Combating Bias with Heuristics of Diversity
By Ash Coleman @AshColeman30
Ash Coleman is Head of Diversity and Inclusion and a former Engineer. Today, she is speaking on diversity – such an important topic. So to start us off, Ash sets a number of Community Rules.
Lean into Discomfort
Feet on the Floor
Open for Correction
Ash has always been the one and only in the room. And although she has now moved into other roles: once a tester, always a tester.
Today, she takes us on a journey. First up: an exercise!
The Circle of Trust
Make a list to the left of the initials of the 6-10 people you trust the most
Make a checkmark next to all the people where the following criteria apply (per criteria)
- does this person have the same race as you?
- does this person have the same gender as you?
- does this person have the same social-economic background as you?
- does this person have the same level as education as you? Did they go to the same college as you? (or similar: you both have a bachelors)
- does this person have the same age?
Count up all of your checks
Divide them by how many choices (people) you had
Your affinity group is comprised of X percentage of people just like you.
So, in a simple way, Ash got us to quickly identify our affinity groups, and of course “affinity is an actual bias.” Ash continues to show us Confirmation Bias and Gender Bias. How many mental hoops do we jump through to think of scenarios that means we don’t have to confront our gender bias? Who do you think of when you think of a surgeon? A plumber? A pilot?
There are a 175 bias that we go through every day. The thing is: biases are heuristics. We make innate decisions and created patterns that allows us to act quickly. So: similarly to the concept of reverse discrimination not being an actual thing, reverse bias is not a thing. In Ash’s words: “So: we are talking about reverse bias, right? NOPE!”
Correcting a bias is NOT a reverse bias. Correcting a bias is about awareness. As we become more aware of our own bias and what they have resulted in, taking actions to correct can display what would look like preferential behaviour, but is in fact recalibrating effort
Being explicit with our actions is the correct.
So how do we realize what we need to correct? Small interruptions bring us up short (like when Ash dropped the toothpaste in the shower…). They can be harsh and confrontational. Yet, they are essential and create awareness if we are willing to be confronted! So, once we have identified it… how do we correct it? With a correction! If there are only men in the room? Get the women in there too! If there is no diversity in skin colours: find the others! Intersectional focus is absolutely essential!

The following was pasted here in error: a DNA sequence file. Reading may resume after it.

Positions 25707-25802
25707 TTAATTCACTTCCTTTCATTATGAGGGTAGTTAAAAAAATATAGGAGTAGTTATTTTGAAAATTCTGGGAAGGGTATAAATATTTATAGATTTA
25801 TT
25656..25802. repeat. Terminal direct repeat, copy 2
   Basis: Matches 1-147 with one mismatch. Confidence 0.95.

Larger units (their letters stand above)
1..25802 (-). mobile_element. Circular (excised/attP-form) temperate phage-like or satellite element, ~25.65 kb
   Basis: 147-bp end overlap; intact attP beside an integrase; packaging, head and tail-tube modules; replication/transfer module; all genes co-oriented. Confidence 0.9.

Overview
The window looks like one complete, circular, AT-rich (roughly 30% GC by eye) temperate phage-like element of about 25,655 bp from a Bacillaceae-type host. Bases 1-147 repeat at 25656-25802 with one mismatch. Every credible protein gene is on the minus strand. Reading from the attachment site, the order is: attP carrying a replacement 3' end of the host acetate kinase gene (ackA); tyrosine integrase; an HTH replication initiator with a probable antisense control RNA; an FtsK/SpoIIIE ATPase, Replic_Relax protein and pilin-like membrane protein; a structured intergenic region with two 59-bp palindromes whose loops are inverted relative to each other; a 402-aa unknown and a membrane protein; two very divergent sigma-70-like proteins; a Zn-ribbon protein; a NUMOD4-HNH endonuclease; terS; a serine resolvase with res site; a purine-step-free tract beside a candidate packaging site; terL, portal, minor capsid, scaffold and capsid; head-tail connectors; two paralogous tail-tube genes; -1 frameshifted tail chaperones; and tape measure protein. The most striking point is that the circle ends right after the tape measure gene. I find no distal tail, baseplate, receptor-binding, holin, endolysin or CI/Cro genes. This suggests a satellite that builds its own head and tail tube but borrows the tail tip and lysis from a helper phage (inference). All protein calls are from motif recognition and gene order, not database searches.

Heuristics of Diversity
- No one heuristic is greater than the other
- Start with the most well-known problem first
- If everyone in the room looks like you, it’s not diverse (who is missing from the room?)
- If everyone in a room has the same credentials as you, it’s not diverse (again: people from different social economic circumstances and/or education are likely to realise different ways in which your plans impact other people)
- Hold spaces for the unknown and express empathy for the unknown (how much easier is it to donate to foreign causes than to our home cause. This is mostly because we have less understanding of the foreign context than our own. When a colleague is going through a hard time, you might see them not pulling their weight … whereas if a friend is going through a hard time, you don’t understand why their work is not more sympathetic to them.)
- You can only dream/imagine what you can see – create the vision for everyone. (who are role models? Is there diversity in this? Is the vision a realistic one for everyone? Or do we need to work hard at it so that we can make this vision a realistic dream? How many black female CEOs do you know?)
- High standard equal low devotion (you can’t do it all perfectly. Ash’s example of her New Year’s Resolutions on exercise, healthy eating, losing weight, etc. Ultimately, she now focuses on healthy eating for the moment rather than on it all)
- Routine tasks do not constitute identify or cognitive diversity – anyone can do them
- Everyone being in agreement is not indicative of unity (who is not being heard? Who is silent? Who is being talked over?)
- Identify diversity correlates to cognitive diversity (Remember intersectionality! The excuse “diversity of thought” is that: an excuse – and a problematic one at that. It’s a cop-out and you are then in an echo chamber. Don’t be this person.)
How to apply these :
- When you are faces with a decision, take a moment to think about it
- Give yourself 30 seconds or 3 possibilities
- If necessary, ask questions
- Provide context for your reasoning
- Make decisions with confidence
Brilliant talk, Ash!